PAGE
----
Solaris has support for the InfiniBandTM (IB) Sockets Direct Protocol (SDP) since Solaris 10 5/08. SDP is a wire protocol to support stream sockets networking over IB. It utilizes features such as RDMA for high performance data transfers and provides higher performance and lower latency compared to IP encapsulation over IB (IPoIB). A long standing request has been to add implementation-specific support to the JDK to make it easy to use SDP in Java Language applications. As SDP provides a streams sockets interfaces it can be made transparent to applications using and of course the stream-oriented SelectableChannels and AsynchronousChannels in the channels package.

The simple solution in jdk7 uses a configuration file with rules to indicate the endpoints that are connected to the IB fabric for when SDP should be used. When a or java.nio.channels.SocketChannel binds or connects to an address that is an endpoint on the IB fabric then the socket is converted to use the SDP protocol. The solution can be thought of a kind of built-in interposer library and using an interposer library is an alternative way of doing this. In the future it might be interesting to support factory methods that allow the SDP protocol be selected when creating channels and sockets.

The $JAVA_HOME/lib/sdp directory contains a template configuration file. The format is relatively simple with each non-comment line a rule to indicate when the SDP transport protocol should be used. The configuration file is specified via the system property com.sun.sdp.conf. A second property (com.sun.sdp.debug) can be set to enable debug messages to be printed to System.out, useful to check the configuration. The property value can also be set to the location of a file so that the debug messages are directed to a log file instead. SDP needs to be enabled on Solaris via the sdpadm(1M) command and of course the interfaces need to be plumbed with IP addresses.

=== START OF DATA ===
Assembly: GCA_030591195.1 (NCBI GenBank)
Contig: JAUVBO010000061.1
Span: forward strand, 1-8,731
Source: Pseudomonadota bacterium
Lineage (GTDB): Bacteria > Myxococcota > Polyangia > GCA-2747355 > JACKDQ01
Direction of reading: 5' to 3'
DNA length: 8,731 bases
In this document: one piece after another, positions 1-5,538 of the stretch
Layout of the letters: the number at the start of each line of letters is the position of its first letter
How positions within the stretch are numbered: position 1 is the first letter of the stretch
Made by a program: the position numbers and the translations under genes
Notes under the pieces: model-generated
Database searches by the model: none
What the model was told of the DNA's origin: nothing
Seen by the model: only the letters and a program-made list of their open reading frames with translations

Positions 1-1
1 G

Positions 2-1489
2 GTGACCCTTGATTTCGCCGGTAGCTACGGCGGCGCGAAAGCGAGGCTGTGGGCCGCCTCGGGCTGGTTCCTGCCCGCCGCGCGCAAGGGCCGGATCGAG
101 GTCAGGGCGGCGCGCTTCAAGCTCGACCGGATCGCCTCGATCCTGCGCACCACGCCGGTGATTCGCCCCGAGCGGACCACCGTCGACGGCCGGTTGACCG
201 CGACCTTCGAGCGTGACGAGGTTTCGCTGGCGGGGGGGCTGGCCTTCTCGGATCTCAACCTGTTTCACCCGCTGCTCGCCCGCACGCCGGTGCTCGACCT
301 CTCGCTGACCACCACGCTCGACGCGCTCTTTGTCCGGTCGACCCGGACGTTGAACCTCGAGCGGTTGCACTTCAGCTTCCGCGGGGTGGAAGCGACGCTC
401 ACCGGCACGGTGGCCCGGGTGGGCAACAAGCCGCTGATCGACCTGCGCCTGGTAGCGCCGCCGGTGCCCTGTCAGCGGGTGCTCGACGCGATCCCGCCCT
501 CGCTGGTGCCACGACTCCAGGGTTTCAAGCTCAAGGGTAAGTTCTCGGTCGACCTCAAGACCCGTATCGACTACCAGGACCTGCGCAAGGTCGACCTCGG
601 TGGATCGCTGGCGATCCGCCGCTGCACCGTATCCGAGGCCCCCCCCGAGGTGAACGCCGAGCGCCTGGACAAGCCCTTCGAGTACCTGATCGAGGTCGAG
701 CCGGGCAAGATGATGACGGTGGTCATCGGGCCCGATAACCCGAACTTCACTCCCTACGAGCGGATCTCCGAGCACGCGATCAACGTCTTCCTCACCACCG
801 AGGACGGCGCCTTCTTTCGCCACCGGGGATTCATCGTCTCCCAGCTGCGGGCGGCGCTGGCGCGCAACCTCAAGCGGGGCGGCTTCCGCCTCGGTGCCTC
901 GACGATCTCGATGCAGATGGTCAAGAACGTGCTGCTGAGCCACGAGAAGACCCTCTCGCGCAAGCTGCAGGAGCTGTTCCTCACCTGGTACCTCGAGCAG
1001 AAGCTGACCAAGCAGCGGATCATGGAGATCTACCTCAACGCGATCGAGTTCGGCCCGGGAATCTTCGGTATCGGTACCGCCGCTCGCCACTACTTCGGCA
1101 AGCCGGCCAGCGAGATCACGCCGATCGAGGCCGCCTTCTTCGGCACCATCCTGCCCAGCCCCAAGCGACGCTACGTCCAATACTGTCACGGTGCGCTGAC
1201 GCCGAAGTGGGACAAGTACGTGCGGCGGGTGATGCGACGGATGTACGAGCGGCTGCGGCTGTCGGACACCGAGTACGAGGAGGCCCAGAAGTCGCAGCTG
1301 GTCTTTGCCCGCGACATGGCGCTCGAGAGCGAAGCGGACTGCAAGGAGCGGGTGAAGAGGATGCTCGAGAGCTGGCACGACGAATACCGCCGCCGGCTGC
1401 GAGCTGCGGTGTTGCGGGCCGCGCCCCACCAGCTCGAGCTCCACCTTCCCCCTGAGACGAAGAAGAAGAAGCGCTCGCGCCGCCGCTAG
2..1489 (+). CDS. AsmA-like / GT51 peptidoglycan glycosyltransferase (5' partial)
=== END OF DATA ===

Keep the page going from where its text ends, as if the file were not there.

Our lab machines have the InfiniBand adapters plumbed with addresses on the 192.168.1.\* network so a simple configuration may be:

$ cat << EOF > sdp.conf
bind \*
bind  5000
connect  1024-\*
connect   1521

This basically says that SDP should be used for applications that bind to or bind to the wildcard address on port 5000. All connections to application services on 192.168.1.\* should use SDP and all Net8 connections to the Oracle database on should use SDP.

Once the configuration file is created we simply specify it when running the application, eg:

$ java -Dcom.sun.sdp.conf=sdp.conf MyApplication

Note that this example also sets the property. The Java Runtime always uses IPv6 sockets if IPv6 is enabled. The Solaris implementation of SDP supports IPv6 addresses but currently doesn't support IPv4-mapped IPv6 addresses (::ffff: for example). For now this means setting the property so that all sockets are IPv4 sockets.

One final thing to mention is that although SDP has been available since Solaris 10 5/08 there are a couple of bugs that the JDK runs into. Thanks to Lida Horn, all these issues have been fixed for Solaris 10 Update 8. They should also be in next OpenSolaris release or build 113 for those downloading the Solaris Express Community Edition.